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Treatment patterns and clinical outcomes for patients with de novo versus recurrent HER2-positive metastatic breast cancer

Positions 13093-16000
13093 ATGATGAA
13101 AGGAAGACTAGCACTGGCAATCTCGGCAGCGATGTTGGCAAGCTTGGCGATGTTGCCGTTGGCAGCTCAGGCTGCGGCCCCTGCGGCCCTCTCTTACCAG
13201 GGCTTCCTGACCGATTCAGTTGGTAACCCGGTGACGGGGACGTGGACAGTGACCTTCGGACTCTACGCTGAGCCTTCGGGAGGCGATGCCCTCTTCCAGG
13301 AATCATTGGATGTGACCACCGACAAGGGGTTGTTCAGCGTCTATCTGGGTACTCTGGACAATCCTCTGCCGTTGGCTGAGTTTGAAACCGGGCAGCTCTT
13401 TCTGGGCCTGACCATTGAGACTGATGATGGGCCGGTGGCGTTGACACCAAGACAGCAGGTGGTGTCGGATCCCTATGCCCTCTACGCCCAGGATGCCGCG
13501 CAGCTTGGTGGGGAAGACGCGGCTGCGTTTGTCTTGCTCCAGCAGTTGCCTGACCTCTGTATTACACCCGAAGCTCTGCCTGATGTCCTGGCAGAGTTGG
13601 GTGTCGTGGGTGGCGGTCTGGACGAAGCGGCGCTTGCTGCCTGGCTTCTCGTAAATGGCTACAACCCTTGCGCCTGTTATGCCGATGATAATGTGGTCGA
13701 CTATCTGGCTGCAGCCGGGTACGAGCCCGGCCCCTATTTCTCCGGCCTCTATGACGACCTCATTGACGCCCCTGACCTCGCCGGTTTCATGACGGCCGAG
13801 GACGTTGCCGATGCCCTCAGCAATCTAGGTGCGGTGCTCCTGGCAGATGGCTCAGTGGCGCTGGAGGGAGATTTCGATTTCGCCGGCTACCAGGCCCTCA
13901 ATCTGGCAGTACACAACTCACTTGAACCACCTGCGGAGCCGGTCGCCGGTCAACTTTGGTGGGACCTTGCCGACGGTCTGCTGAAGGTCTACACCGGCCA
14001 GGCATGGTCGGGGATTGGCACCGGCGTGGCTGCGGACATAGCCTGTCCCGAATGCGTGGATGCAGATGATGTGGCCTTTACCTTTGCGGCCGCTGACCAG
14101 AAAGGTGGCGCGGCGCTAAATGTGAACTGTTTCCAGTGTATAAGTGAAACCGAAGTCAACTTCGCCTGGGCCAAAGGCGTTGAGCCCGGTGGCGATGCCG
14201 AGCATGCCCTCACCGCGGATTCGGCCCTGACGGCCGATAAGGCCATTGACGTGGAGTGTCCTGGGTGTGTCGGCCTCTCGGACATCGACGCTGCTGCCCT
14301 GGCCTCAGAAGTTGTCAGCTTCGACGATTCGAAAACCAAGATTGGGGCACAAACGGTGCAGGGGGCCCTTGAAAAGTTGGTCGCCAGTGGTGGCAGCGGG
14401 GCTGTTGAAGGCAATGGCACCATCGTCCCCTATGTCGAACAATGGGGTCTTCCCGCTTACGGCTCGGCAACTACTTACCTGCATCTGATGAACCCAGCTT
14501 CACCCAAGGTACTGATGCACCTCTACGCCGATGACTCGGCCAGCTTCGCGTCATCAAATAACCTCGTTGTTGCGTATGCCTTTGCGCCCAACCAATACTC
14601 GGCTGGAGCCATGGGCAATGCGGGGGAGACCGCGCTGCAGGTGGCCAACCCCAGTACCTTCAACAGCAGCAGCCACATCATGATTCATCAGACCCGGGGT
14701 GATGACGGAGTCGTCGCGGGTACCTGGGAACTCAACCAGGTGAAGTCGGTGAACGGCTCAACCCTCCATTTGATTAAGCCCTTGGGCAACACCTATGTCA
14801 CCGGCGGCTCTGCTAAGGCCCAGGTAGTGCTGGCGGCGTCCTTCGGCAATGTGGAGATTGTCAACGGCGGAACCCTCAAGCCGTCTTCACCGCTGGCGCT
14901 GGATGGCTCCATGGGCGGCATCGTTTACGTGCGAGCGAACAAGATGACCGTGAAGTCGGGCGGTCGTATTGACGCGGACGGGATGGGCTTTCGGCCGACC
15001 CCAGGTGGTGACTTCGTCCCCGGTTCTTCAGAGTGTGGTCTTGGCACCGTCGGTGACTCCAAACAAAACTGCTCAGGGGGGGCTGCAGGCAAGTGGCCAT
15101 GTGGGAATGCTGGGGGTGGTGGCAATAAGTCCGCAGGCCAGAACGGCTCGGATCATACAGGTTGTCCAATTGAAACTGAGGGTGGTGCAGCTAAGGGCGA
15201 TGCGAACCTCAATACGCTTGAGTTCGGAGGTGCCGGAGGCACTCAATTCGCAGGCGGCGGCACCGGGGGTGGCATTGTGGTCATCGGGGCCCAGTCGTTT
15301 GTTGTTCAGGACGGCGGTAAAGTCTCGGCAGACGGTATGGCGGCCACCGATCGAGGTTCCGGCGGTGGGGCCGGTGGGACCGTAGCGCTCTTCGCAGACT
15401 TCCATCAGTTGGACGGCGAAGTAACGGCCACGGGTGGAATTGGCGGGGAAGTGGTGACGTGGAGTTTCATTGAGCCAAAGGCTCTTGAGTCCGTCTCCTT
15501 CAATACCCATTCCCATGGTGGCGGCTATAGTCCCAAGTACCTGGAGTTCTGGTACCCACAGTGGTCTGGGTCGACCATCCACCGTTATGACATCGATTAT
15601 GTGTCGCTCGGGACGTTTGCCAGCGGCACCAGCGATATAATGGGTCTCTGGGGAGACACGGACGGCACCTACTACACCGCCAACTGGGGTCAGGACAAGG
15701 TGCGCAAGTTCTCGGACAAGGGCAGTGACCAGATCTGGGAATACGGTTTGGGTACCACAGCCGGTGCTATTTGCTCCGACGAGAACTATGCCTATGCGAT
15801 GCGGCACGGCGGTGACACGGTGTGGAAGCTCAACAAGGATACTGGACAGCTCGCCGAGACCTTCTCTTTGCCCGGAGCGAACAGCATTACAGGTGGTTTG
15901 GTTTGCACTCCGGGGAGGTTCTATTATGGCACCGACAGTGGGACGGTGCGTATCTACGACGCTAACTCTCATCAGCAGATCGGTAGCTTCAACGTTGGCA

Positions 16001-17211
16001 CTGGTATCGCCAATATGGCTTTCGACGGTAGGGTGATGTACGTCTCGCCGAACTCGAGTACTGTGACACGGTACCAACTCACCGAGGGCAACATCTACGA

Improvements in screening and adjuvant therapy for breast cancer are associated with decreased recurrence, which may have the effect of increasing the proportion of patients presenting with first-line de novo versus recurrent metastatic breast cancer (MBC). Here, we describe and compare patients with de novo versus recurrent human epidermal growth factor 2 (HER2)-positive MBC. registHER was a prospective observational cohort study (late 2003-early 2006) of 1,023 patients with HER2-positive MBC. Baseline characteristics, treatment patterns, and clinical outcomes were examined in patients with newly diagnosed de novo (n = 327) compared with recurrent HER2-positive MBC after prior treatment for early-stage disease (n = 674). Patients with de novo HER2-positive MBC were less likely to have lung metastases, more likely to have lymph node, bone, and/or liver metastases and >4 sites of metastases and more likely to receive combined or concurrent chemotherapy and hormonal therapy with or without trastuzumab than those with recurrent HER2-positive MBC. Median follow-up was 29 months. Median progression-free survival was 12.1 versus 9.3 months [hazard ratio = 0.716 (95 % confidence interval (CI) 0.617-0.831)], and overall survival was 41.7 versus 32.8 months [hazard ratio = 0.766 (95 % CI 0.633-0.928)] for patients with de novo versus recurrent HER2-positive MBC, respectively. Patients with recurrent HER2-positive MBC had similar outcomes regardless of whether they received prior adjuvant therapy, excluding hormonal therapy. Despite presenting with more advanced-stage disease and higher tumor burdens, patients with de novo HER2-positive MBC have more favorable clinical outcomes than those with recurrent HER2-positive MBC. These differences may be due to effects of prior drug exposure and could have implications for designing and interpreting clinical trials.

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